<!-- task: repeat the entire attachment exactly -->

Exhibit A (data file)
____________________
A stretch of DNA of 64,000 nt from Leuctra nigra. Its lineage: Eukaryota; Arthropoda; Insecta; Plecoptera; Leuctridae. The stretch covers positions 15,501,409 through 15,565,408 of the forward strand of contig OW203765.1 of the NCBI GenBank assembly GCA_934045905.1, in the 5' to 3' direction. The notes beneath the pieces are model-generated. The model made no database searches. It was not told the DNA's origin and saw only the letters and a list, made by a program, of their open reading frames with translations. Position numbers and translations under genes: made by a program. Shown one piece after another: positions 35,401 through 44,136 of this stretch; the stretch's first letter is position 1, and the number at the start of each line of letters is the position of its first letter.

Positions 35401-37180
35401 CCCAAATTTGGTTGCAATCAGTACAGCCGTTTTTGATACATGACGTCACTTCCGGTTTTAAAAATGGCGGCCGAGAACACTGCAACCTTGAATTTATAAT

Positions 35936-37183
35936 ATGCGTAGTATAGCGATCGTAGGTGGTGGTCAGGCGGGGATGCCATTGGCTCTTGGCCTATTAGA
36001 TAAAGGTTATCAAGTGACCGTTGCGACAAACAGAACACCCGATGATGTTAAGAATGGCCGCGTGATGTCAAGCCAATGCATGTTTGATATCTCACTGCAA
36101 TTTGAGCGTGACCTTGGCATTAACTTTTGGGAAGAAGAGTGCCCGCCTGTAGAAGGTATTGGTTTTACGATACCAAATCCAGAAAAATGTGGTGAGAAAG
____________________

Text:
A stretch of DNA of 64,000 nt from Leuctra nigra. Its lineage: Eukaryota; Arthropoda; Insecta; Plecoptera; Leuctridae. The stretch covers positions 15,501,409 through 15,565,408 of the forward strand of contig OW203765.1 of the NCBI GenBank assembly GCA_934045905.1, in the 5' to 3' direction. The notes beneath the pieces are model-generated. The model made no database searches. It was not told the DNA's origin and saw only the letters and a list, made by a program, of their open reading frames with translations. Position numbers and translations under genes: made by a program. Shown one piece after another: positions 35,401 through 44,136 of this stretch; the stretch's first letter is position 1, and the number at the start of each line of letters is the position of its first letter.

Positions 35401-37180
35401 CCCAAATTTGGTTGCAATCAGTACAGCCGTTTTTGATACATGACGTCACTTCCGGTTTTAAAAATGGCGGCCGAGAACACTGCAACCTTGAATTTATAAT

Positions 35936-37183
35936 ATGCGTAGTATAGCGATCGTAGGTGGTGGTCAGGCGGGGATGCCATTGGCTCTTGGCCTATTAGA
36001 TAAAGGTTATCAAGTGACCGTTGCGACAAACAGAACACCCGATGATGTTAAGAATGGCCGCGTGATGTCAAGCCAATGCATGTTTGATATCTCACTGCAA
36101 TTTGAGCGTGACCTTGGCATTAACTTTTGGGAAGAAGAGTGCCCGCCTGTAGAAGGTATTGGTTTTACGATACCAAATCCAGAAAAATGTGGTGAGAAAG